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The Importance of Having a Life Vision with Ron Phillips

SHOW SUMMARY:

In today's show, Larry talked with someone he considers a mentor and a real estate and business guru—Ron Phillips.

Ron Phillips is a real estate investor, broker, educator, and author. Over the past 9 years, Ron has personally helped over 5,500 individuals by helping them invest in property using his "Golden Rules" of high quality property selection. His primary advice is to only invest in quality properties that can stand the test of time (in up as well as down economies).

In this episode, you will learn the importance of having a clear life vision to succeed in real estate and business.

SHOW HIGHLIGHTS:

  • Reasons we get into business
  • How he got into real estate
  • How he got into the rental business accidentally
  • Filling the gap between education and implementation for people who want rental properties
  • From selling rental properties to creating a property management business
  • Doing multifamily projects
  • What to know to ensure success when starting out
  • Business as a team sport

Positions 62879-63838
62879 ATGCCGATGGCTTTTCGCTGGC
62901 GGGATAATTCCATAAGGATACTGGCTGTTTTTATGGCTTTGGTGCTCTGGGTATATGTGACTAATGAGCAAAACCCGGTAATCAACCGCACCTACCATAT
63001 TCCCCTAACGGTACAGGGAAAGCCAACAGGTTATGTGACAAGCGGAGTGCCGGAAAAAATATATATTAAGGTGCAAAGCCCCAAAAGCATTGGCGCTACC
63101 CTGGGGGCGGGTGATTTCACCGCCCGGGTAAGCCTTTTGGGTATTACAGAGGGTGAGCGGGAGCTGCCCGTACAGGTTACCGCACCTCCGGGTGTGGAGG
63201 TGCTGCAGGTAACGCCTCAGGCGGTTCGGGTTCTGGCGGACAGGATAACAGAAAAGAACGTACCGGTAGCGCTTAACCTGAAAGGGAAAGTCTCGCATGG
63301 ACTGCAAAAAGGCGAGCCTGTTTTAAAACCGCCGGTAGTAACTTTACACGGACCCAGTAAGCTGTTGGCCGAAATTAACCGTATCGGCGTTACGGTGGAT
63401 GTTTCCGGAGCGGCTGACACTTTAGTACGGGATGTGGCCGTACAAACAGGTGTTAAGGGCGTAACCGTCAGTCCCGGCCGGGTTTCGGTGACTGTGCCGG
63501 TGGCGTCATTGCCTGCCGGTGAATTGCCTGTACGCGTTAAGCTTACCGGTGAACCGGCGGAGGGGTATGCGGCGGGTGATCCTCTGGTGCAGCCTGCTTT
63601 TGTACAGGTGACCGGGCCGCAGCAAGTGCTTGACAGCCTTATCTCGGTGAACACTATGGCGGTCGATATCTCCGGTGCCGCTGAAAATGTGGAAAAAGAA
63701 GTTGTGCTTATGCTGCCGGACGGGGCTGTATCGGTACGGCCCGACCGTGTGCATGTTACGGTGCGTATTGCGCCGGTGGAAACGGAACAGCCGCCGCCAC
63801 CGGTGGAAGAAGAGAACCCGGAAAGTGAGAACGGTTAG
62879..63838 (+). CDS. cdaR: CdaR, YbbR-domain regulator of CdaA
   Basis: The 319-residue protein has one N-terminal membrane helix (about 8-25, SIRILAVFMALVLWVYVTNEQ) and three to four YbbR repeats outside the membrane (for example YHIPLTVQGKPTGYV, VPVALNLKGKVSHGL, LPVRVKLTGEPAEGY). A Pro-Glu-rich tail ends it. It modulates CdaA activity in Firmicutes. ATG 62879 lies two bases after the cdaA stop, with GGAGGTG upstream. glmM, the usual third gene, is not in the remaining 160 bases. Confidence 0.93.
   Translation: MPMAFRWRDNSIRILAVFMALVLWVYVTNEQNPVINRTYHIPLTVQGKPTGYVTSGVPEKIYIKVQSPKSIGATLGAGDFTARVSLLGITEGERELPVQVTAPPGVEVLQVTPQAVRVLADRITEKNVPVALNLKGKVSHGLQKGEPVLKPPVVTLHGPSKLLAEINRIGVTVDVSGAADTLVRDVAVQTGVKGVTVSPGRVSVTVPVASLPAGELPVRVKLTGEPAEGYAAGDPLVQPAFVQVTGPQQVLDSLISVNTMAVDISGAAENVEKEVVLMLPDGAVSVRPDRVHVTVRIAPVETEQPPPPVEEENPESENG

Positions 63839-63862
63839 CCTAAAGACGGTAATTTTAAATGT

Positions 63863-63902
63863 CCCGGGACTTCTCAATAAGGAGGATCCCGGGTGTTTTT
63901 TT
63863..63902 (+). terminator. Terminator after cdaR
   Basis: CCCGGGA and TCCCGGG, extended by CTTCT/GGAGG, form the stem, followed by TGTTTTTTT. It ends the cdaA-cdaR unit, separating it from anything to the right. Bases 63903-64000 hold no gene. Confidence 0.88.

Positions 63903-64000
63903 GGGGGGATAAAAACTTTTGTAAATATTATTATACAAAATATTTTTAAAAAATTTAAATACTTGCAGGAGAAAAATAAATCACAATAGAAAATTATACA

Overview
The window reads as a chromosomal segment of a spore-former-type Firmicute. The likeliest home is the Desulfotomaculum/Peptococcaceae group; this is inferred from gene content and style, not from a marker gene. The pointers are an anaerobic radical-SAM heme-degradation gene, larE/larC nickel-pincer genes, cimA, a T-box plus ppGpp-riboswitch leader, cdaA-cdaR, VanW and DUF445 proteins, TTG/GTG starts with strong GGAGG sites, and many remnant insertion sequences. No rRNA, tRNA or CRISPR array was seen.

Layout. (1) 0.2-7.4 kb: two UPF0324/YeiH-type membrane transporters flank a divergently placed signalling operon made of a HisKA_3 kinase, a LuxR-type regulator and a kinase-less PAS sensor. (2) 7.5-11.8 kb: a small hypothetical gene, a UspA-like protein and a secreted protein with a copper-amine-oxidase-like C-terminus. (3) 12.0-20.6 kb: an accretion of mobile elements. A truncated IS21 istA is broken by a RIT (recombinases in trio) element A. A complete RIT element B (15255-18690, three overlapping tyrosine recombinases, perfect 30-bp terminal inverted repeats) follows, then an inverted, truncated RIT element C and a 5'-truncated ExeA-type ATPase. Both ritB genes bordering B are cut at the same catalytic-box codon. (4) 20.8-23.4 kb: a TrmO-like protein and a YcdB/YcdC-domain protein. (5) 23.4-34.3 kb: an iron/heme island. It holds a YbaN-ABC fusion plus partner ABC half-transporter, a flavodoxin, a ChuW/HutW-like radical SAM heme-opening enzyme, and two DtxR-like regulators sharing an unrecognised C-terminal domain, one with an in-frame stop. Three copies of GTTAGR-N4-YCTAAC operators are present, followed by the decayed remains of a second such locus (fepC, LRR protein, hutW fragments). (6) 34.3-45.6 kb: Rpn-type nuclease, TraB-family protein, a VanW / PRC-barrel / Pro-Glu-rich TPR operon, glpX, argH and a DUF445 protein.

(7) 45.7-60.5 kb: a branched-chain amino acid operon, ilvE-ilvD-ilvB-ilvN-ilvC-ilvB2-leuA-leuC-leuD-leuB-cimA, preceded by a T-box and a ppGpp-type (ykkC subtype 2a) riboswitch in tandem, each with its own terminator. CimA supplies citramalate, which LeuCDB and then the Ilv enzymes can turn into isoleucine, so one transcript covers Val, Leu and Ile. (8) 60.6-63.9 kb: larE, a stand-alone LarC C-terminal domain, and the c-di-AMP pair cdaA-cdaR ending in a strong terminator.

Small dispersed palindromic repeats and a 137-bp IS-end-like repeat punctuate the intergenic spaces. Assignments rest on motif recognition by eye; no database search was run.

• How to know it’s time to start working on generating passive income
  • Knowing your life vision
  • Cash and cashflow
  • Creating your own life vision and determining how much is enough
  • Putting price tags on your vision
  • Knowing your WHY
  • Doing the calendar
  • His future plans
  • Real estate as a vehicle, not a passion

Quotes:

  • "Freedom comes from the financial ability to be able to do what you want, when you want, with whom you want, and as often as you want."
  • "Bigger is not always better. You can always get better before you get bigger."
  • "Keep it small. Keep it all."
  • "Real estate is a vehicle so that I can actually live my passion."

RESOURCES AND LINKS FROM THIS SHOW:

  • RP Capital
  • Ron's contact information: (801) 990-5109

SHOW TRANSCRIPT:

Larry: Welcome to the Brain-Pick-A-Pro Show live from Lake Wylie South Carolina and also in Charleston South Carolina is my good friend and he’s a mentor, he’s a phenomenal guy a real estate guy. I call him a real estate guru, I call him a business guru. He is somebody that has taught me a lot. He’s very passionate about a lot of things. And you know when he’s serious about something you can tell, right. But Ron welcome to the show buddy.

Ron: Man I am happy to be here buddy. The feeling is mutual, thanks for that intro. I appreciate it.

Larry: Yeah man. I’m telling you what man I learned so much from you. You really don’t know this okay. But you and I mean we’ve really only got to know each other really good. I feel like in the past little while being in a mastermind together, two masterminds actually together.